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Sherlock Holmes and the Sussex Sea-Devils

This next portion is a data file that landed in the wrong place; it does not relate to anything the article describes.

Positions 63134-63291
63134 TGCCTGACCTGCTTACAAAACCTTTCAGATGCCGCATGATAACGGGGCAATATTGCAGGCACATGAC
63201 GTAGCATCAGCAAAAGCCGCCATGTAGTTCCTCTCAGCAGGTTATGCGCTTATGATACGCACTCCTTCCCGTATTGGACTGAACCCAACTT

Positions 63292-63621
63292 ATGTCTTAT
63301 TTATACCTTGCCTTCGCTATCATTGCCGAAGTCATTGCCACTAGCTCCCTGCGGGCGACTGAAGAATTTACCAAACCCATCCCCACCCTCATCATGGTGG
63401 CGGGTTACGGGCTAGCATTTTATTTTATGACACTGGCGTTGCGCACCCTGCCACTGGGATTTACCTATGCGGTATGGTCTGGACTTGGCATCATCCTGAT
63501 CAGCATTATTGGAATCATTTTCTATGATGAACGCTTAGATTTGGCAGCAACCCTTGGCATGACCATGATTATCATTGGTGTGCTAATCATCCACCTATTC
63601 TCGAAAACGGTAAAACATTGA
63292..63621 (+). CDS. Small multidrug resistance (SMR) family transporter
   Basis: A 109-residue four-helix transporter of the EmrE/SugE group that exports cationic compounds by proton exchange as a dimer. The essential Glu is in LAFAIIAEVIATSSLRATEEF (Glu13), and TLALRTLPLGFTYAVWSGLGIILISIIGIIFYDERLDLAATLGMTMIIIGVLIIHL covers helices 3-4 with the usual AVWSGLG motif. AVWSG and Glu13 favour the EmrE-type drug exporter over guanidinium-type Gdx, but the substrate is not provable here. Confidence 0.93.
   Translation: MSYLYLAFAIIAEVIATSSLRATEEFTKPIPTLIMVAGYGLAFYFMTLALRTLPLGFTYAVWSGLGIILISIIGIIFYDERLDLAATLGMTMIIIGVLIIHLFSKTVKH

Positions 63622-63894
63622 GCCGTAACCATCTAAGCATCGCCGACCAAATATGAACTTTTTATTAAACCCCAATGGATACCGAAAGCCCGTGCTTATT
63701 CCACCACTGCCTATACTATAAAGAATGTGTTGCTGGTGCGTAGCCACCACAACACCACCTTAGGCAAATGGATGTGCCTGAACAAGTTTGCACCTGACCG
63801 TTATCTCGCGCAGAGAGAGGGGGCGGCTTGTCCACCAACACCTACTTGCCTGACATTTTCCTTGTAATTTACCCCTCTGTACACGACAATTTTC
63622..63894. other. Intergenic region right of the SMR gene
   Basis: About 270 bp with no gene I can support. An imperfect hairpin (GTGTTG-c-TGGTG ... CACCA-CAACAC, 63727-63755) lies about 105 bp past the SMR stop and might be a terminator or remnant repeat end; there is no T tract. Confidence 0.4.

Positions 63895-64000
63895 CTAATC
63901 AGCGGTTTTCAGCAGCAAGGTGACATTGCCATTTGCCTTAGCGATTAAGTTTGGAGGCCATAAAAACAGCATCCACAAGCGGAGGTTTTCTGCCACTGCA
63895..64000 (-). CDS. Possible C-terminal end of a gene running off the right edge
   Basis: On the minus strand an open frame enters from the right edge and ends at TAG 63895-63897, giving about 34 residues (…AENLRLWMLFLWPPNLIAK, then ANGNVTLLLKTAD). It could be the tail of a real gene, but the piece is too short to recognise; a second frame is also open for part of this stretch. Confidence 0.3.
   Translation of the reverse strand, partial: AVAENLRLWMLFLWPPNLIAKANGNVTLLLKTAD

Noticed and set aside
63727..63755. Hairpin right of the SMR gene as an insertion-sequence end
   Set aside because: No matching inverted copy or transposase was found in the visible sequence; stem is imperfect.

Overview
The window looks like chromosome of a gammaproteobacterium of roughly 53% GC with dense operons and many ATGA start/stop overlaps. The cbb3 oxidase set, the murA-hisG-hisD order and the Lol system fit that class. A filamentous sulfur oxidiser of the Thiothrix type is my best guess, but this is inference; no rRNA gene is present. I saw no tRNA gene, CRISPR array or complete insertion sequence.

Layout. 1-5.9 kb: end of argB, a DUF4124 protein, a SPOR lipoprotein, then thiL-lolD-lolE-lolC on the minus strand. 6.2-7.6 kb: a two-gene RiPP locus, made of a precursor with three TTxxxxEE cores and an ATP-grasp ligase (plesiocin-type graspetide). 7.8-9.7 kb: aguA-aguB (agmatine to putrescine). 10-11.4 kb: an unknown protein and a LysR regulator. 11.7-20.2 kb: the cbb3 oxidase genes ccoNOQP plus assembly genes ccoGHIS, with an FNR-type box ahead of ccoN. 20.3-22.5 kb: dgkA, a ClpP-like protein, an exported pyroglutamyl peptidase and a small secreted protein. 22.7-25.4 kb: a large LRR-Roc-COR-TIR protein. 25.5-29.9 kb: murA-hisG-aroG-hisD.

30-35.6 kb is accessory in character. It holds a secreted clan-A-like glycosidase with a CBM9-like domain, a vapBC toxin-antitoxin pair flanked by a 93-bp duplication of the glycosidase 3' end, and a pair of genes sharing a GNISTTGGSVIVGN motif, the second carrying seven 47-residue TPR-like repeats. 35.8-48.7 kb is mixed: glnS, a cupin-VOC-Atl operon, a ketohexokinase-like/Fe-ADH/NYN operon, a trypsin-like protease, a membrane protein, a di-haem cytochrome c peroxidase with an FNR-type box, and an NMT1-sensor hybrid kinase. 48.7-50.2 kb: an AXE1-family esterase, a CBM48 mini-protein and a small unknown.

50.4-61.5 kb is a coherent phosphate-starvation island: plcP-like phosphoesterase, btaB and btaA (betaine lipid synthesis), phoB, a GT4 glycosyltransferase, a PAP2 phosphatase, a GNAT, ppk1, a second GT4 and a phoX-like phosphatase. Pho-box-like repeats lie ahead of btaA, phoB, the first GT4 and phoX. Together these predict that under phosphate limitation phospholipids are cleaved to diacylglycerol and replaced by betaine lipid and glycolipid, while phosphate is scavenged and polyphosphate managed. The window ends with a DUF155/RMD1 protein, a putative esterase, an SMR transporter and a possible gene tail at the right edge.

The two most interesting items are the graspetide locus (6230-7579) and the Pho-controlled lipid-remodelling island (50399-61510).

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The stunning new novel from the New York Times bestselling author of The Age of Odin, in which the worlds of Arthur Conan Doyle and H.P. Lovecraft collide. Now retired from detective work, Sherlock Holmes is called on once again to do battle with occult forces. Unrest in Europe is threatening to turn into all-out war, and there are certain parties who would seek to gain f The stunning new novel from the New York Times bestselling author of The Age of Odin, in which the worlds of Arthur Conan Doyle and H.P. Lovecraft collide. Now retired from detective work, Sherlock Holmes is called on once again to do battle with occult forces. Unrest in Europe is threatening to turn into all-out war, and there are certain parties who would seek to gain from the mass slaughter. When his brother, Mycroft, is found dead on a lonely stretch of beach in Sussex, the body covered in slime and hideously mutilated, Holmes unearths a plot against members of the Diogenes Club that has far-reaching, apocalyptic consequences. With trusty Watson once more at his side, Holmes sallies forth one last time to defy the nameless, unspeakable entities from beyond who would wish to conquer the earth and make every human their slave.